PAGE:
• Sometimes simplicity is best. Another interesting benefit of more white space is that there’s less room for clutter or extra choices. Most consumers do better with fewer options – too many choices are overwhelming and they may decide to put off their decision until they have more time. Unfortunately, that may mean that they never come back. Presenting a few clear, easy-to-understand choices is the best path to conversion.
  • The Rule of Thirds. This is a visual design principle in which you imagine the screen image is divided into thirds both horizontally and vertically, leaving you with nine equal squares. Visitors’ eyes are attracted to the intersections of these squares, and it’s recommended that you place important content in these areas. Of course, some of your important content should be informative and helpful to the consumer, but placing your call-to-action (CTA) there is also essential.
  • Get to your point. On the subject of CTAs, the design should make these stand out, and also keep them clear and concise. Look for example pages where it’s crystal clear what the site owner wants you to do and how – bright colors and phrases like “click here,” are leading the patron down further into the funnel.
  • The human face. Hey, we get it – you put so much effort into designing the perfect product, and now you want to show it off – with lots of high-resolution photos. That’s great! But occasionally using a human face helps visitors connect with your brand and products and feel more comfortable. The face can also lead the eye where you want it to look – such as right at your CTA.

Boost Your Brand Reputation

Having a highly responsive, skillfully designed site helps cement in the user’s mind that your brand stands for quality. The better your site looks and works, the more favorable the impression a consumer will have. Your site content may also become connected with a positive image of the brand.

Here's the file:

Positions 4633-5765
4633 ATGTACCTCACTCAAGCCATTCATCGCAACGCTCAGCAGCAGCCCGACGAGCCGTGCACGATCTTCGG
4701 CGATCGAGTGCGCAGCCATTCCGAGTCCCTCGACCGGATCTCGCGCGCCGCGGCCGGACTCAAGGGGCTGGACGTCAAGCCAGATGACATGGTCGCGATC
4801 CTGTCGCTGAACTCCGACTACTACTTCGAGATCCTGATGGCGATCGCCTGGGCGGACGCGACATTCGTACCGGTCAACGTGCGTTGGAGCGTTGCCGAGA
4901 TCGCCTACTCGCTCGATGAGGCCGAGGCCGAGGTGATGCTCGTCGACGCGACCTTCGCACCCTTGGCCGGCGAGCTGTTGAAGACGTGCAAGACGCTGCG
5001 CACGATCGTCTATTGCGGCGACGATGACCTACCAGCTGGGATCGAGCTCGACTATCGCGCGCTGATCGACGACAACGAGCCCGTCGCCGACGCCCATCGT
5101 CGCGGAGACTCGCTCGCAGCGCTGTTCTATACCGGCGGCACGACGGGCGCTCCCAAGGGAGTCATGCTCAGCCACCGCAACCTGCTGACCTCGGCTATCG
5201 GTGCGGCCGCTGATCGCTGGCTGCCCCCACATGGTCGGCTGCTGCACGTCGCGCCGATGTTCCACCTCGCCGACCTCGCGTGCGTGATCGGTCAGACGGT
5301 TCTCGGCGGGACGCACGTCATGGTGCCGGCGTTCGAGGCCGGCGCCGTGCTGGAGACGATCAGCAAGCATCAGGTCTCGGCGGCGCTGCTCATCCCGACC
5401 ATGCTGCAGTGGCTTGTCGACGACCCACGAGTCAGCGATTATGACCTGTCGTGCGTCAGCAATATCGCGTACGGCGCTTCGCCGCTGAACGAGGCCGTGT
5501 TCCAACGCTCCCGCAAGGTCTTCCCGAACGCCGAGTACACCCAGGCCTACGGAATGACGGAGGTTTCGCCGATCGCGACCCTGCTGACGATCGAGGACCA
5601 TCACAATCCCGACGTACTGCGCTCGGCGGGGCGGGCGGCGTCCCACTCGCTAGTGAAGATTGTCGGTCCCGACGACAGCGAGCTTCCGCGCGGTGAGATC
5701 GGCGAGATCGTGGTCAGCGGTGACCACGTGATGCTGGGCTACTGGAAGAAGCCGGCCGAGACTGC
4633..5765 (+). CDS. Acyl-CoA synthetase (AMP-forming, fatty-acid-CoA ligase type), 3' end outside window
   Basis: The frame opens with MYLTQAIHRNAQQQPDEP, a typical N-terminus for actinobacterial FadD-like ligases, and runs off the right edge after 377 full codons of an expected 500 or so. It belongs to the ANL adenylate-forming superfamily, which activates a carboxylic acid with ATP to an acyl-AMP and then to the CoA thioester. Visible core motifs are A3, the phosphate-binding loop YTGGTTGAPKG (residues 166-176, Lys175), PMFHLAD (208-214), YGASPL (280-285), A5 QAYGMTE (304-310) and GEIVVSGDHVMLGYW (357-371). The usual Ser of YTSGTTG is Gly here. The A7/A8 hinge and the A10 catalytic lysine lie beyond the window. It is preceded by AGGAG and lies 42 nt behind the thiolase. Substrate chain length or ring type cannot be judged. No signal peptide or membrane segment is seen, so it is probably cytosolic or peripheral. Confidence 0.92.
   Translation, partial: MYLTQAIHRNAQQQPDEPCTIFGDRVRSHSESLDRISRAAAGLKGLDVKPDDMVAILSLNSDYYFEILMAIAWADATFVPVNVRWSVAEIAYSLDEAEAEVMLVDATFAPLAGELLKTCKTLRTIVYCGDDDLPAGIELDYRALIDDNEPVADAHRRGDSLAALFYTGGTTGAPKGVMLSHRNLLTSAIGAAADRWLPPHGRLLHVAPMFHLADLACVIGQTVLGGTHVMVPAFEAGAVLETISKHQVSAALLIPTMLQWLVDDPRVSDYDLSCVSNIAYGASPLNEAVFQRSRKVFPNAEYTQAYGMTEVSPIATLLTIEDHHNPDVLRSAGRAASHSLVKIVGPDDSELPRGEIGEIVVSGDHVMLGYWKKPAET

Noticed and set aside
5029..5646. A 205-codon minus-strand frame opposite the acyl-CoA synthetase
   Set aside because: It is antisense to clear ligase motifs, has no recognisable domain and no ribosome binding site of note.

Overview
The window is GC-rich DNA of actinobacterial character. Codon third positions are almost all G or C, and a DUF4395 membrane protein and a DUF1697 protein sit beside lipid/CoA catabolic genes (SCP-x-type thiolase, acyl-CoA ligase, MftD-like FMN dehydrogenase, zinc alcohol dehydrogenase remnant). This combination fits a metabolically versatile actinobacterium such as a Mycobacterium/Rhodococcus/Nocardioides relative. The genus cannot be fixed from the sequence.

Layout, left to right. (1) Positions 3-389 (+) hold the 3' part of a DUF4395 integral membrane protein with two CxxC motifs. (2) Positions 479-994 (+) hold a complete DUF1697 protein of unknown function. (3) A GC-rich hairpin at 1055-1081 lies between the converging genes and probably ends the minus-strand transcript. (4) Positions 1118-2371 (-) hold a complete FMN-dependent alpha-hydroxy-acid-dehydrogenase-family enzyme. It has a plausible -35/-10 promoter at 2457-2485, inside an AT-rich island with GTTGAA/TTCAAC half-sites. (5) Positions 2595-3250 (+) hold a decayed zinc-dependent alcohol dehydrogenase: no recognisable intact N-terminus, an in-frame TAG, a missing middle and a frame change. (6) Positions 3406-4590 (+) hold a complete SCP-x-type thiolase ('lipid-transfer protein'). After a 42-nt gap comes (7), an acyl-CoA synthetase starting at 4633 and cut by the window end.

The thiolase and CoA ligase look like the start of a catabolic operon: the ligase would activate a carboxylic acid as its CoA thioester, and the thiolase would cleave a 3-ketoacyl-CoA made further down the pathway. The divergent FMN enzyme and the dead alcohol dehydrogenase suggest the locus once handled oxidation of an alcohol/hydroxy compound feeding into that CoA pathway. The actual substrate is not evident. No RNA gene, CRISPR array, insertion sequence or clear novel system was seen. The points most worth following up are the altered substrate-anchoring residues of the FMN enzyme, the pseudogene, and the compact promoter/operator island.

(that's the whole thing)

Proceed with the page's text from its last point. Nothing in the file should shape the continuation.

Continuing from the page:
Content Production

Although most clients provide at least some of their own existing content for the website, it’s often true that much more is needed. Ideally, your web design company should be able to do two important tasks:

  • Identify when you need more content and what kind.
  • Either produce it on their own or recommend a way for you to acquire it.

Ask the potential designers their process for determining what content is needed, making recommendations to clients, and/or producing the content themselves. Do they have dedicated team members for copywriting, photography, video editing, etc? Or do they have solid relationships with companies or individuals who are skilled at this type of work?

This is also an opportunity to find out if the potential designer will be honest with you. Because good content is so crucial, you need someone who will tell you if something isn’t ideal. You might ask the designer if they’ve ever had a client who wanted to use existing content that wasn’t in line with the agency’s standards. How did they handle the situation? Did they present alternatives and explain why these might be a better fit? You’ll want to avoid anyone who didn’t at least try to convince the client to improve their content strategy.

Graphics and Logo Design

This is another situation where you may already have a logo and other graphics you want to use. At this point, it’s a good idea to ask the designer’s opinion – should you go with these, or do they see a reason for a redesign? If so, what is it?

Video Production

If there isn’t much video on your current website, there probably should be. The internet increasingly revolves around videos, and there is a lot of potential for cross-posting and retooling content from each video. Ask a potential designer how they would incorporate video into your site.

ADA Compliance

Check the sites in the agency’s design portfolio to see how well they do with accommodations for people who use screen readers, subtitles, and other aids to interact with the site. If you notice potential issues, ask how these can be avoided on your website to be more inclusive.

We hope you’ve enjoyed our guide to choosing a web design services agency. If you have questions or concerns about web design, contact Digital Delane any time for a consultation about your website needs.